Nakano Ko'ichi is a rarity in Japanese academia: a scholar with a brilliant command of the literature of his field, a disarmingly frank and reassuring manner, an ability to examine Japan's contemporary problems in the context of broader flows of world history and fluency both in his mother tongue and English.
And a man, without shading or hedging, of the Left.
He has published a stark and lucid essay on a potential harsh turn in Japan's economic and foreign policy at CNN's Global Public Square:
"Japan: Get ready for a rightward shift"
As is known, I reject the thesis that the "ditching most of its main campaign manifesto pledges and letting the country’s bureaucrats redefine the policy agenda" was the primary reason for the collapse in the popularity of the Democratic Party of Japan as reflected in public opinion polling. Instead, I lay most of the blame at the feet of Ozawa Ichiro and his inability to accept or understand the concept of "party over person" as inextricable to the process of running a party government. Collaboration with the bureaucrats on policy was forced upon the DPJ by the need to fight against the Liberal Democratic Party and its 50 year legacy of misrule. Ozawa Ichiro tried to fight both the LDP and the bureaucrats at once, with the inevitable result of allowing both to make up the huge losses of power and legitimacy they suffered in the elections of 2009.
The DPJ's current leadership had been much, much smarter in dealing with bureaucrats, ceding on some matters of policy, while inflicting deep cuts in salaries and recruitment.
These serious woundings of the bureaucracy have been insufficiently publicized because the DPJ still needs the bureaucrats in their corner. "Look at how we have roughed up the bureaucrats!" is hardly the message you want to be shouting unless you want the bureaucrats to undermine your every move.
As for Dr. Nakano's take on the relations between nationalism, deregulation and unraveling of the social fabric, I am still not convinced of the direct responsibility of government policy in a worsening of social inequality and social disfunction, or, conversely, the capacity of government to remedy the situation.
Take, for example, Dr. Nakano's citation of Japan's stunning suicide rate (which, if you consider it the murder of oneself, makes Japan one of the most dangerous places to live on Earth). The number of suicides soared in 1998, the year the financial system finally lost government support, leading to the spectacular failures of banks and Yamaichi Securities. The levels have stayed high ever since.
It is that "ever since" that has me skeptical. Certainly if unsteadiness of the economy was the trigger for rises in the suicide rate, improvements in the economy should lead to lower levels of suicide -- especially since the post-2008 rise has been almost entirely due to increases in suicides of men, women committing suicide at the same basically the same rate over the last 35 years.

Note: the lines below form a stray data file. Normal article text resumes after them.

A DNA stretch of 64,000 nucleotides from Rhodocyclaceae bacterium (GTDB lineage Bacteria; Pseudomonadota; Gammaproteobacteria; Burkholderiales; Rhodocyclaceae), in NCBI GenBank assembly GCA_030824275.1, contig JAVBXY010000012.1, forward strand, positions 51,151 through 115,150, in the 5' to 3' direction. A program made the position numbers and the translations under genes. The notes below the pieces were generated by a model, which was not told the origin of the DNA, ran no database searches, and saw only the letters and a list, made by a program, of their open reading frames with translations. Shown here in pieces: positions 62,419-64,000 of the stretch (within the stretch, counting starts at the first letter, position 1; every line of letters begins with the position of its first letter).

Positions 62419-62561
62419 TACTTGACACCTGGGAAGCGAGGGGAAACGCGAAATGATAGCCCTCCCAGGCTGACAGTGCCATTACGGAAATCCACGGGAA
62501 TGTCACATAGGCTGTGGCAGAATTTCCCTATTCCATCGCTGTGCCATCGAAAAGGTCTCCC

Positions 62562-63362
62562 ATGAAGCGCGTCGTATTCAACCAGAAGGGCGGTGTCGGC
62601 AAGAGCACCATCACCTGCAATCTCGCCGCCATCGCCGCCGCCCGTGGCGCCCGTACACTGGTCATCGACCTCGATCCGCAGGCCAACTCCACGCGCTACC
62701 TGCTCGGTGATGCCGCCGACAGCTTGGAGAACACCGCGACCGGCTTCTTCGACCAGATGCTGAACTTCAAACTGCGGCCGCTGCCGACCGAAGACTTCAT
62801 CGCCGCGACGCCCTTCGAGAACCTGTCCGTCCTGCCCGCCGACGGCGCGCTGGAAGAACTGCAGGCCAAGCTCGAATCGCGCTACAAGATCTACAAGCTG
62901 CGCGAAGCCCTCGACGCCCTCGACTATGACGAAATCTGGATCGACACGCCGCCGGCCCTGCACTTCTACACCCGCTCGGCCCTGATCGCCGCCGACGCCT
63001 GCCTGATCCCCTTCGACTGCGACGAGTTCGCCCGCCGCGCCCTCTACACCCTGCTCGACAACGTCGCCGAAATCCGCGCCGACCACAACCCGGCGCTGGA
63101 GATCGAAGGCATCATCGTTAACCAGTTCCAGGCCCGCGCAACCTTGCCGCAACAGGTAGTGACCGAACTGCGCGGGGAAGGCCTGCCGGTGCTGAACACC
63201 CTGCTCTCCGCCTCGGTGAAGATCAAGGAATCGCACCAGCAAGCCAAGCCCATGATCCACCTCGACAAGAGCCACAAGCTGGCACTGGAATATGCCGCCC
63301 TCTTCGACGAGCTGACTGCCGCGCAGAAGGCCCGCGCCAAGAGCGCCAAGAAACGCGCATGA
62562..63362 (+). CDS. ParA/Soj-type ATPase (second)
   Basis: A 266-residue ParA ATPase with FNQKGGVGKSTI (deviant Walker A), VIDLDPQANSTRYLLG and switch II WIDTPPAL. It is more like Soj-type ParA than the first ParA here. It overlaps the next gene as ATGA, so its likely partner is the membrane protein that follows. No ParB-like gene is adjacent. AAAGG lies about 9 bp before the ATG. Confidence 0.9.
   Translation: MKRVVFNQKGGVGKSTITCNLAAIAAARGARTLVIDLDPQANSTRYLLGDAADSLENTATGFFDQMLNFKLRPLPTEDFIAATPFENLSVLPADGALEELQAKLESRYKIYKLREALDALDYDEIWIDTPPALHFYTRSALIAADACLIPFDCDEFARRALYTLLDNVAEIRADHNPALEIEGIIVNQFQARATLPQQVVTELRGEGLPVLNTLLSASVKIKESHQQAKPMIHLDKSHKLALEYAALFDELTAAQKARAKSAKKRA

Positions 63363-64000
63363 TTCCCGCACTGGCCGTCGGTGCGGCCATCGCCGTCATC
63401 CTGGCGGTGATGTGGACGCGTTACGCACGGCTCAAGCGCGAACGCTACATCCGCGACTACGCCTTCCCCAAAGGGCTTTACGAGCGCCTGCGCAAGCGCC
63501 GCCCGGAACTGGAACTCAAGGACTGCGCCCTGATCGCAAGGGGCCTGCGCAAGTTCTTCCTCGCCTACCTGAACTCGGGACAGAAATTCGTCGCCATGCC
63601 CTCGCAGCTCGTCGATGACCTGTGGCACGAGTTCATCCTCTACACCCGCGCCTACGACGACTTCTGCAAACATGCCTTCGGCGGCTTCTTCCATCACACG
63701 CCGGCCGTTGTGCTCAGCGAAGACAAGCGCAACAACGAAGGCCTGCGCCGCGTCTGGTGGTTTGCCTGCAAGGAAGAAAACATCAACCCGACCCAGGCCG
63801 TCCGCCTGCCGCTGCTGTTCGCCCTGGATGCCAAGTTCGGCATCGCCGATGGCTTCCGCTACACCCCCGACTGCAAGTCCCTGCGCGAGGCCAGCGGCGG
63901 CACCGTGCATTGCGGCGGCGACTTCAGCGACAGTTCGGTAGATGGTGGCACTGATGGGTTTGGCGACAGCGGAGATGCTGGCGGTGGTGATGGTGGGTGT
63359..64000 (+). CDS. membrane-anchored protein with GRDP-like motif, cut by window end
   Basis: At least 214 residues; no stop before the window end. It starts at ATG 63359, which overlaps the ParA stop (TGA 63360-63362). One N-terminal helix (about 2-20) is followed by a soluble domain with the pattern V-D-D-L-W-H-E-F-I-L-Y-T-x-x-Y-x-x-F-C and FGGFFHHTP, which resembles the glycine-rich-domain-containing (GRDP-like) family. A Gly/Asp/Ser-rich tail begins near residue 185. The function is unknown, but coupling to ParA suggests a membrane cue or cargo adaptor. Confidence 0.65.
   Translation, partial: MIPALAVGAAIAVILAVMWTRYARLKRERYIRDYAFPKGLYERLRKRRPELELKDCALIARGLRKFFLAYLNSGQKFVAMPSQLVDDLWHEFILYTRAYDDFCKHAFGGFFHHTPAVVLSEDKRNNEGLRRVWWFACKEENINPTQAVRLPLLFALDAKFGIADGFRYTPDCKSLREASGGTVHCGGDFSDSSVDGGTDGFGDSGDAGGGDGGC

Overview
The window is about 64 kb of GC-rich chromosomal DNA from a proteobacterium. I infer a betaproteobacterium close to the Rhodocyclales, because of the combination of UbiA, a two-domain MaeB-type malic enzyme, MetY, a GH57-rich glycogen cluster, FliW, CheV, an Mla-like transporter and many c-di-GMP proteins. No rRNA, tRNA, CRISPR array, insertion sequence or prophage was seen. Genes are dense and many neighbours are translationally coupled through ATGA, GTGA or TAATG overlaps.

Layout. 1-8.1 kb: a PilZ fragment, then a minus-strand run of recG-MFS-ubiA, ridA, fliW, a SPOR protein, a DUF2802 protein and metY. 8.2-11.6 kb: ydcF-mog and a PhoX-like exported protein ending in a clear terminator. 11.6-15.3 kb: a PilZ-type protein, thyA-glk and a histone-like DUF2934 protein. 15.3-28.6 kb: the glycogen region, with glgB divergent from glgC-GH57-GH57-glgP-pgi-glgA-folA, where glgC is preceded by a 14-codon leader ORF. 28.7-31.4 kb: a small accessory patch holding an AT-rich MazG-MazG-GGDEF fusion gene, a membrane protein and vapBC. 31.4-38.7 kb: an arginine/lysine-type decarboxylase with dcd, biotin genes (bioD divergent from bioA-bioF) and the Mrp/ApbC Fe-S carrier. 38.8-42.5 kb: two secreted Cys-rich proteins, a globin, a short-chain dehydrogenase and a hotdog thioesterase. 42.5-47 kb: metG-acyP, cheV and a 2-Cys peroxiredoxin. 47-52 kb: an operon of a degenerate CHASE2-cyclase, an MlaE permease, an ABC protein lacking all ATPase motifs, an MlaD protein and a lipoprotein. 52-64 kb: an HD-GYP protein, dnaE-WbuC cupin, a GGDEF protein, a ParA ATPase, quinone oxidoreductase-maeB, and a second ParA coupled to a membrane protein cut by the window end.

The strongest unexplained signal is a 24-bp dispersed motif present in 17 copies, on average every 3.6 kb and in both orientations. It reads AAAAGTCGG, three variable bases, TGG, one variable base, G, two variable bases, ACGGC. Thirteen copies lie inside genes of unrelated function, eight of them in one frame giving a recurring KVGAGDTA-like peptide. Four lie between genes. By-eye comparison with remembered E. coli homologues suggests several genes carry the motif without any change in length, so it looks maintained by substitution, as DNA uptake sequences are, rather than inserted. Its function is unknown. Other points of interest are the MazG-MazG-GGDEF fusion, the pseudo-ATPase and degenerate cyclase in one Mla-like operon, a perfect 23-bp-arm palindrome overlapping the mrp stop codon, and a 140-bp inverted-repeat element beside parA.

Something else is going on...and the lead probably needs to be taken by non-profit organizations rather than the government.
As for income equality, I have greater faith in the ingenuity of the people of this blessed land than either Nakano or Finance Ministry bureaucrats seem willing to admit. In the absence of a tax registration number system -- the likelihood of the death of a bill establishing such a system, there is still a great deal of leeway for transfers of wealth across the generations, with the asset-rich older generations supplementing the income of their children and grandchildren, with the government's draconian estate taxes as all the incentive older citizens will ever need to hand down their wealth to their descendants.
I also think that international statistics on levels of Japanese poverty vastly underestimate the differences in price levels in between the urban and rural areas, skewing the estimates of rural poverty higher than actual purchasing power should reflect. I may be wrong on this point, however.
As for Hashimoto Toru's programs, Abe Shinzo's programs and Prime Minister Noda Yoshihiko's programs, lumping them together under the rubric of the exploitation of nationalism, you insults Noda's and Hashimoto's intelligence...and ascribes to Abe an intelligence he simply does not possess. As for the accusation that Prime Minister Noda is contributing to the escalation of territorial disputes with Japan's neighbors, that is simply untrue. He made a fairly admirable effot to calm the waters -- sending the Hong Kong activists home without charging them with anything, forbidding the landing of Ishihara Shintaro's land survey team upon the Senkakus -- while reiterating what are the existing policy positions of the government of Japan.